Anamelia Regan (EldritchFae)
Brilliantly creepy sequel that left me wanting more
Reviewed in the United Kingdom on 13 October 2020
Ruthless Gods is full of gothic imagery, eldritch horror, blood mages, a very unsettling forest, insane divinity and a lot of chaos. It is also full of some very stupid teenagers – which I say with a lot of affection. It’s pretty safe to say that I loved it. Gothic horror imagery is definitely my kind of thing, and this book delivers it in bucket-loads. It contains eyes where they definitely don’t belong, pools of blood, monsters, mythology, razor talons, blood magic and snarled black hair filled with bone fragments. There’s a fair bit of body horror, so it’s not for the squeamish, but it was one of the things that made this book stand out from anything else I’ve read recently, and I loved it for that. All of this combined definitely left me desperate for book three!
The setting for Ruthless Gods (both Tranavia and Kalyazin) is beautiful and bleak, menacing in its darkness and I really enjoyed how each place seemed to reflect what was going on with the characters. There was a lot of internal struggle, fighting and despair going on, and the settings (especially that of the forest) became part of that fight. I’m torn between wanting to visit them, but also wanting to run as far away as possible from the very idea of them. The struggle that Nadya, Serefin, Malachiasz had because of their settings never really changed over the duration of Ruthless Gods. Everything had a sense of displacement. Everyone was uncomfortable, no matter where they were. Their longing to be in another place, or further along their journey made them seem unsettled. Even when they were in their ‘homeland’, everything was still against them, and added to the tension of the book.
I really enjoyed Nadya so much more in this book. She’s become stronger and more determined. She still followed the path others set out for her, but she grew in strength, started questioning things, became her own person and a character I really care about! Nadya is fierce and brave even though she’s scared. I love her relationship with Malachiasz, which really built upon the foundations laid in Wicked Saints. They are so bad for each other, and yet their magic is tied together, and they can’t escape the draw that they hold to each other. I loved their banter, their journey and their romance. Malachiasz is probably my favourite character. He’s morally grey, morally questionable, a monster and also just a boy who is really out of his depth. He’s got so much going on, physically and mentally and I honestly just want him to be OK. I loved seeing more sides of him, and he is my favourite chaos monster. Finally, we have Serefin to round off our unholy trio. He has a really tough time in this book. After dying in the last book, I really didn’t think things could get much worse for him, but that was only the tip of the iceberg. Not that the other characters didn’t suffer too, but I really felt for Serefin. Please, someone just let him have some alcohol in peace! I honestly love so many things about all the characters in the books, their interactions, their journeys and most of all, some really stupid decisions they make. The new characters we met along the way were also a lot of fun, as well as getting to see more of Kacper, Ostyia, Rashid and Parijahan, who we learnt more about, and who I also love (especially Kacper). I can’t wait to find out what awaits them next.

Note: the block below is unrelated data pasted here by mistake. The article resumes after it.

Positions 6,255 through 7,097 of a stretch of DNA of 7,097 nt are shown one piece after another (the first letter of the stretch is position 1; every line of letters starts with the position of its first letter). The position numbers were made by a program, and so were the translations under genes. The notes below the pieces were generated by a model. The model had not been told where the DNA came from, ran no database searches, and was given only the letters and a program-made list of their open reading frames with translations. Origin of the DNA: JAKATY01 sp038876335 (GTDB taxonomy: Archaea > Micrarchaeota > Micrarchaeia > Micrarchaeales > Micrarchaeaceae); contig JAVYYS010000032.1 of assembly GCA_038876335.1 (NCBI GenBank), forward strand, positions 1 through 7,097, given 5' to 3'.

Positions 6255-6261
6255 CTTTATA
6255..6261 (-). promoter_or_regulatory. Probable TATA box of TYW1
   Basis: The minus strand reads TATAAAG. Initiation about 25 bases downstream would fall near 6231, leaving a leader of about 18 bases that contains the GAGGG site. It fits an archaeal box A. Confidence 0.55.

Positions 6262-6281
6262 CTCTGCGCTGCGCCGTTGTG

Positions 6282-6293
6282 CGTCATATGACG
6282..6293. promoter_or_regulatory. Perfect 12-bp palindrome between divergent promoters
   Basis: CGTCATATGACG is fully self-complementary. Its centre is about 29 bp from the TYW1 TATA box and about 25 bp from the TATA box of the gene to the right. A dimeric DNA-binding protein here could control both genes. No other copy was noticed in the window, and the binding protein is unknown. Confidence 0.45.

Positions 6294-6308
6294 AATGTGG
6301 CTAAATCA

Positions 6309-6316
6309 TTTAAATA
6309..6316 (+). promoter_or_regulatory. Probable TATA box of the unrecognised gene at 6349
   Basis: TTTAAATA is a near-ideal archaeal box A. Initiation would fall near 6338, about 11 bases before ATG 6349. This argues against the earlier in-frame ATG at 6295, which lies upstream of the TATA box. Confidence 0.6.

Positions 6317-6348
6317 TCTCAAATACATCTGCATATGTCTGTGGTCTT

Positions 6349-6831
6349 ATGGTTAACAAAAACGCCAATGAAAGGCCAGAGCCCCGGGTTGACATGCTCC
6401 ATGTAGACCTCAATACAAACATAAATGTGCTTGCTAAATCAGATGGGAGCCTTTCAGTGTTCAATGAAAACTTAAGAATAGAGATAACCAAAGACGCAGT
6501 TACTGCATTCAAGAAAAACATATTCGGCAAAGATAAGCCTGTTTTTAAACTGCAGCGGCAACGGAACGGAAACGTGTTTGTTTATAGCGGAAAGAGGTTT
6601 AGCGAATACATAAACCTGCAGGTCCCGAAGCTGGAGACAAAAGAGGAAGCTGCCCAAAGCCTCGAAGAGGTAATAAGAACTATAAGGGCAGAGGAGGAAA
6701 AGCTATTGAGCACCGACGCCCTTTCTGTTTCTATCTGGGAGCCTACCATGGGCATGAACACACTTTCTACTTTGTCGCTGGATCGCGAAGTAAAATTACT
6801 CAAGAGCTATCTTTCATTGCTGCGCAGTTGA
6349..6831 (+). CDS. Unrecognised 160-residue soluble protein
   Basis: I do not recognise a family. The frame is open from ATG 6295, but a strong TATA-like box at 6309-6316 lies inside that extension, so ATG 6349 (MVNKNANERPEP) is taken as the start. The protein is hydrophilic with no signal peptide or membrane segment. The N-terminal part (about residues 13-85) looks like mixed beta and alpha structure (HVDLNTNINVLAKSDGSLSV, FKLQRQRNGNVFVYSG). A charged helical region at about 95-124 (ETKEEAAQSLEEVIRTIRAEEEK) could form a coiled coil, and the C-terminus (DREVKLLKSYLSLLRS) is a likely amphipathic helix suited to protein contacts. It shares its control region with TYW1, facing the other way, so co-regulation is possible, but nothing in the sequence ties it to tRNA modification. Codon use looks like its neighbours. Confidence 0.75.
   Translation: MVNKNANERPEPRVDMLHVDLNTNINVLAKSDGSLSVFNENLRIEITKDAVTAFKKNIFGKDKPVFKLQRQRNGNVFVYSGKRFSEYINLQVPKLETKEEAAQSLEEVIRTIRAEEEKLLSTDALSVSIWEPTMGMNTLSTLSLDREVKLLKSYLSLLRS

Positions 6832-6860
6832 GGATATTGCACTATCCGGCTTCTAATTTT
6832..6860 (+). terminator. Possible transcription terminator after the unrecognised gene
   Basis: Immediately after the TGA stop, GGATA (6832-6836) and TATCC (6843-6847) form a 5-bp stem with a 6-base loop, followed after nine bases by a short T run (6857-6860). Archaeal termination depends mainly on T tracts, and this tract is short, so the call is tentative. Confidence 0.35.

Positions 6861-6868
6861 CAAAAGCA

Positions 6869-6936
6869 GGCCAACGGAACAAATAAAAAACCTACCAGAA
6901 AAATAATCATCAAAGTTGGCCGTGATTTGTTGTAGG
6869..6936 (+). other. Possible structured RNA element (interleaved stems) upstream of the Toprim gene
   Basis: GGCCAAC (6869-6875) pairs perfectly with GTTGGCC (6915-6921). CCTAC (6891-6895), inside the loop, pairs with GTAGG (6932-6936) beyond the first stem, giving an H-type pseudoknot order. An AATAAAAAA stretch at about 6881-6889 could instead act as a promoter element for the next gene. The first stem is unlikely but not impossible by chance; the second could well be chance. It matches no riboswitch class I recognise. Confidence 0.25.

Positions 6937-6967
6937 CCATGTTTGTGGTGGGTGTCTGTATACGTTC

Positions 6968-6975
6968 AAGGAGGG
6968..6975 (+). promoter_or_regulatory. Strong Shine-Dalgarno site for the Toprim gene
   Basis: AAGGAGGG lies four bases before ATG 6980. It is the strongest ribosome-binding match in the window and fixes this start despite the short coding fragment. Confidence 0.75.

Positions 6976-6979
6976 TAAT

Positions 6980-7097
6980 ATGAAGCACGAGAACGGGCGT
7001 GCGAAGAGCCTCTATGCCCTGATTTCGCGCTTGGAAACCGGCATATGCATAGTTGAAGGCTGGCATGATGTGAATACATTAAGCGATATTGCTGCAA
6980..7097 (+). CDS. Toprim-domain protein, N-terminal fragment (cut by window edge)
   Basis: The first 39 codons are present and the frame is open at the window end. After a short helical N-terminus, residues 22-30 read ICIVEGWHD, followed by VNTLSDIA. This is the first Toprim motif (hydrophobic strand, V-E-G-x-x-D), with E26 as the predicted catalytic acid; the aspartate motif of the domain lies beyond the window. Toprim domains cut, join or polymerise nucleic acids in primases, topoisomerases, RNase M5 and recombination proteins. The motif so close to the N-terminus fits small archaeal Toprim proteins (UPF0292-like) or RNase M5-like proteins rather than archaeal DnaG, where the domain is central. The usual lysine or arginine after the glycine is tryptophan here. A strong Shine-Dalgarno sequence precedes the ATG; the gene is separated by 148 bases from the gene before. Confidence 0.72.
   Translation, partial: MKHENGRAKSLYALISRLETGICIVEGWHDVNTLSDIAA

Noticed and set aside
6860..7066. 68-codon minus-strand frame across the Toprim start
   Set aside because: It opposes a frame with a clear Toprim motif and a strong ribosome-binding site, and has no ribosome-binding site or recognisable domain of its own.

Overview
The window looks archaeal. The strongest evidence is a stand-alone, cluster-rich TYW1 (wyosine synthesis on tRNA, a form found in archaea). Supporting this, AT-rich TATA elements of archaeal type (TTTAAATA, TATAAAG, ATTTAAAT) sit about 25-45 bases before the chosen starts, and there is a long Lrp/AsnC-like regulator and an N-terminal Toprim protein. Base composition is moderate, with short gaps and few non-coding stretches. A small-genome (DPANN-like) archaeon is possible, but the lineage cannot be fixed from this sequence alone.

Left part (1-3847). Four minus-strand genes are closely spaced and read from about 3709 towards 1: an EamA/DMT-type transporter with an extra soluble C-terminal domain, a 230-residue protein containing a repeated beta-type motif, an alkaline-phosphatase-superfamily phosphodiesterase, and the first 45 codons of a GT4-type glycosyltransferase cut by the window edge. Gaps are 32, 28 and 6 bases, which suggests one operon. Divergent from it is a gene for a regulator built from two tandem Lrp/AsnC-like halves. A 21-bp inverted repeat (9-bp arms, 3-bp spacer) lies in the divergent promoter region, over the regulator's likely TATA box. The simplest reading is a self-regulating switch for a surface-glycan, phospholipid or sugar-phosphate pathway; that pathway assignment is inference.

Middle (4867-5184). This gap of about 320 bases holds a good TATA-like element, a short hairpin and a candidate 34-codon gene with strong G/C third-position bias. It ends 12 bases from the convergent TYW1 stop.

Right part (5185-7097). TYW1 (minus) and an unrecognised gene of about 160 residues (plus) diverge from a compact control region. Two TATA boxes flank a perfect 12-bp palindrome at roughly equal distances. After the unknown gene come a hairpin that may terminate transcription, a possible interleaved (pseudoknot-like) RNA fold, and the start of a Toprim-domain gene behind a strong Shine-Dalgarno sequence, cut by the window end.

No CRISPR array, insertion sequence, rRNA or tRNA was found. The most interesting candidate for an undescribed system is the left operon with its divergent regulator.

For me, one of the best parts of Ruthless Gods was that questions of morality and mortality are looked at in a way which makes everything so confusing. Everyone thinks that what they believe in is right, even when they’re questioning the outcomes. There are so many questions about the divine and the self. Every character has a crisis of faith and self after the events of Wicked Saints, and yet they all keep holding onto their beliefs despite that. Their faith is constantly shaken and confronted by something new, making them have to call into question every aspect of their lives. The unquestioning belief in their country/religion vs the truth of what they have seen and learnt keeps shifting their desires, and makes everyone seem so much more human.
One thing I really wanted more of in Wicked Saints was getting to know more of the history of the pantheon, more about the gods themselves and what divinity really means in this universe. We started to slowly get answers here which made everything feel like it’s slowly coming together. The monstrous and divine are so enmeshed in this series in a way I haven’t seen before. The conflicted imagery is so perfect, and it’s one of my favourite things about this series. Definitions of divinity from the different perspectives are also fascinating here, and I have so many questions.
I really can’t wait for book three. Ruthless Gods was a chaotic masterpiece of a book, and the only downside for me was that there were a couple of things I would have loved to see more of, or have further explanation on, but I’m hoping I will get those in the next book.